Italeri 7022 DUKW 2 1/2 ton GMC truck amphibious version "D-Day 80° Anniversary" Scala 1/72

ITALERI

Italeri 7022 DUKW 2 1/2 ton GMC truck amphibious version "D-Day 80° Anniversary" Scala 1/72

Italeri 7022 DUKW 2 1/2 ton GMC truck amphibious version "D-Day 80th Anniversary" Scale 1/72. Plastic kit to assemble, does not contain glue or paint. NEW DECALS FOR 4 VERSIONS. COLOR INSTRUCTIONS. FIGURE NOT INCLUDED. From the American General Motor CCKW-353 2½ t 6x6 tactical transport truck, a special amphibious version was designed and built to meet the logistical needs of the US Army landing forces in order to transfer loads directly and quickly from ships to the beach. The basic components were in fact the same as the GMC road truck with its 4,400 cm3 6-cylinder engine and three differentials with six driving wheels. The DUKW was characterized by a welded hull, to make it amphibious, reinforced by horizontal ribs. Its strong point was its extraordinary versatility and load capacity. In fact, it could carry 2,400 kg of payload or 25 fully equipped men. DUKWs were widely used in all theaters of war by the United States Army, Marines and the armed forces of numerous Allied countries. They made their effective contribution in the landings at Salerno, Anzio, in Normandy during D-Day, in both Utah and Omaha, and on the beaches of the Pacific.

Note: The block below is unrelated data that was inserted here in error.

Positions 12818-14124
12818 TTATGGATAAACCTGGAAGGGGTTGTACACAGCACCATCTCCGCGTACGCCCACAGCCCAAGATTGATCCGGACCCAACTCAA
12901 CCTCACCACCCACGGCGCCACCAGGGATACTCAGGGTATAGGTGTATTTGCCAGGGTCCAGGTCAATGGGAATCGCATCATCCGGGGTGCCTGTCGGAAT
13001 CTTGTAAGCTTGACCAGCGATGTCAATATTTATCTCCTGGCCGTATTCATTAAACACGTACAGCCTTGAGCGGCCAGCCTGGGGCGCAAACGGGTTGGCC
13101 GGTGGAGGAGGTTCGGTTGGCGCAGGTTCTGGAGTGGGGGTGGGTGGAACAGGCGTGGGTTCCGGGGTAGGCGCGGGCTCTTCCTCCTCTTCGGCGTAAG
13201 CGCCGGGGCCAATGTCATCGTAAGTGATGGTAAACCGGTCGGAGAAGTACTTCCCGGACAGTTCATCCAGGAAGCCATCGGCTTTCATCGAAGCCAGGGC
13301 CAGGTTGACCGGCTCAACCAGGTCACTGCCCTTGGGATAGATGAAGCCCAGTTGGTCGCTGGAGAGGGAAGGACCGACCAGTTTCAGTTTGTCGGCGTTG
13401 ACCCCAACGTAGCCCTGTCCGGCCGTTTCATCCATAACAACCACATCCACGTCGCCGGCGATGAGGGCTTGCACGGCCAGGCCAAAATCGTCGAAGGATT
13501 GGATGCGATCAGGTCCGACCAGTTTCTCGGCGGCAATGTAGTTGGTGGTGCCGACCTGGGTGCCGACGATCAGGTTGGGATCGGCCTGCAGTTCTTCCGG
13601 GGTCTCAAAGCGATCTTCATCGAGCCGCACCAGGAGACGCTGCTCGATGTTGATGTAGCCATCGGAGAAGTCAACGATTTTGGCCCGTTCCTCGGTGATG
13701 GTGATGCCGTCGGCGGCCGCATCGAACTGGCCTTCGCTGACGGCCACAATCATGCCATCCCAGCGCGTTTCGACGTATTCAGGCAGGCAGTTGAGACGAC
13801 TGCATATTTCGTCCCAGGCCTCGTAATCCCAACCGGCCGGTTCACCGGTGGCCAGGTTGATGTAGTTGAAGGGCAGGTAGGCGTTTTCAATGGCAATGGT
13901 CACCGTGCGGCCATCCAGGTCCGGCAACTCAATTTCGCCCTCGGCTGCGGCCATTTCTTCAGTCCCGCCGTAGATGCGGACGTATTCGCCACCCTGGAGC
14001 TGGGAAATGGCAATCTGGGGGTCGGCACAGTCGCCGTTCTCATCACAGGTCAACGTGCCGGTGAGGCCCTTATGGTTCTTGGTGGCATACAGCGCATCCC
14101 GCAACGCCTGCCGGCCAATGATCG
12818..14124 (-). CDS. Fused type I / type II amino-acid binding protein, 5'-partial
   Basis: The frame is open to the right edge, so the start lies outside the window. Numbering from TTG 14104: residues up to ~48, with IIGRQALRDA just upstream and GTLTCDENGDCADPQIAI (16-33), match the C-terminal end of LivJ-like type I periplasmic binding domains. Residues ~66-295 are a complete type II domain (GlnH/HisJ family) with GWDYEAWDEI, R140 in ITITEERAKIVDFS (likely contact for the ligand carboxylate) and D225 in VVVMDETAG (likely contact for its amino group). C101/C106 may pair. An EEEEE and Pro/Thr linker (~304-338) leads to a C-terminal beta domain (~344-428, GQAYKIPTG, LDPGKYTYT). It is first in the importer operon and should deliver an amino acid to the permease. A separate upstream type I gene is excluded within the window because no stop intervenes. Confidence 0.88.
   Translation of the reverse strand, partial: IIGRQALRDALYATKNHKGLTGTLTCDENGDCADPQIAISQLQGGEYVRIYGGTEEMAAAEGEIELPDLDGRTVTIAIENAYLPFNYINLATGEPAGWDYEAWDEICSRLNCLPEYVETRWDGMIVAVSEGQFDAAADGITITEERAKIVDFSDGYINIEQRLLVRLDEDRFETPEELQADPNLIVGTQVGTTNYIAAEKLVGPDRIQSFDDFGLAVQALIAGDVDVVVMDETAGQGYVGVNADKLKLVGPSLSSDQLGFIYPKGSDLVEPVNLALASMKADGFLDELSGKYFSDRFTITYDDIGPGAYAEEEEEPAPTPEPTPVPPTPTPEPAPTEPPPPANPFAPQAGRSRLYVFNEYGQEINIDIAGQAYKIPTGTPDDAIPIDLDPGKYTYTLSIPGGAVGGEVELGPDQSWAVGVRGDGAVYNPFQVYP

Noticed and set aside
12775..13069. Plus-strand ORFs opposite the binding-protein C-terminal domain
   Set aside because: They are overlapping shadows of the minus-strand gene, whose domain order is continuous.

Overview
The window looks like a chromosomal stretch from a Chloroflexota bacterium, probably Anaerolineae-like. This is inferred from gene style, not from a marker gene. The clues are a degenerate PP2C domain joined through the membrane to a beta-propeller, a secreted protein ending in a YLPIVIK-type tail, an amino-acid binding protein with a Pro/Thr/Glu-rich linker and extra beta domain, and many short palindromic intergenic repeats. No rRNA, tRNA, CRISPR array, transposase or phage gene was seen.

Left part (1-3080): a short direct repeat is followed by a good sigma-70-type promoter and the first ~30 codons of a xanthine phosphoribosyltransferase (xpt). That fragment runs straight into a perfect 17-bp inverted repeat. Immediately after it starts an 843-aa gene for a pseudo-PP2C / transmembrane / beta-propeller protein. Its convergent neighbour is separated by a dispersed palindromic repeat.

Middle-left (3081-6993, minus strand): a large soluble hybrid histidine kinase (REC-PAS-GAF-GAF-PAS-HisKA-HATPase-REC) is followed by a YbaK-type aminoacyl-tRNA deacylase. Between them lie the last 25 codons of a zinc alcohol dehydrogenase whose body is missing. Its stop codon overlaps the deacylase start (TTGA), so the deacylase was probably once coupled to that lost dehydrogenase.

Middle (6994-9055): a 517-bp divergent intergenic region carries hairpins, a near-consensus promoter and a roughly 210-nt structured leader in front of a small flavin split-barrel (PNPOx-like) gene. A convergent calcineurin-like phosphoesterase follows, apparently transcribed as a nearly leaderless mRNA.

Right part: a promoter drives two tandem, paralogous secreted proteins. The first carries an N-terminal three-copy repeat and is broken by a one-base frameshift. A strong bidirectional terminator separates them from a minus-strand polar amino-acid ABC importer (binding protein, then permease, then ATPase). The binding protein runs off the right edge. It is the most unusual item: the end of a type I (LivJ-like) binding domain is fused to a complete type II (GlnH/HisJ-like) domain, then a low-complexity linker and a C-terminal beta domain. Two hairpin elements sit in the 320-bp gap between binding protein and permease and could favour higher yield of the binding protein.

Italeri 7518 M4A3 Sherman SCALA 1/72

ITALERI

Italeri 7518 M4A3 Sherman SCALA 1/72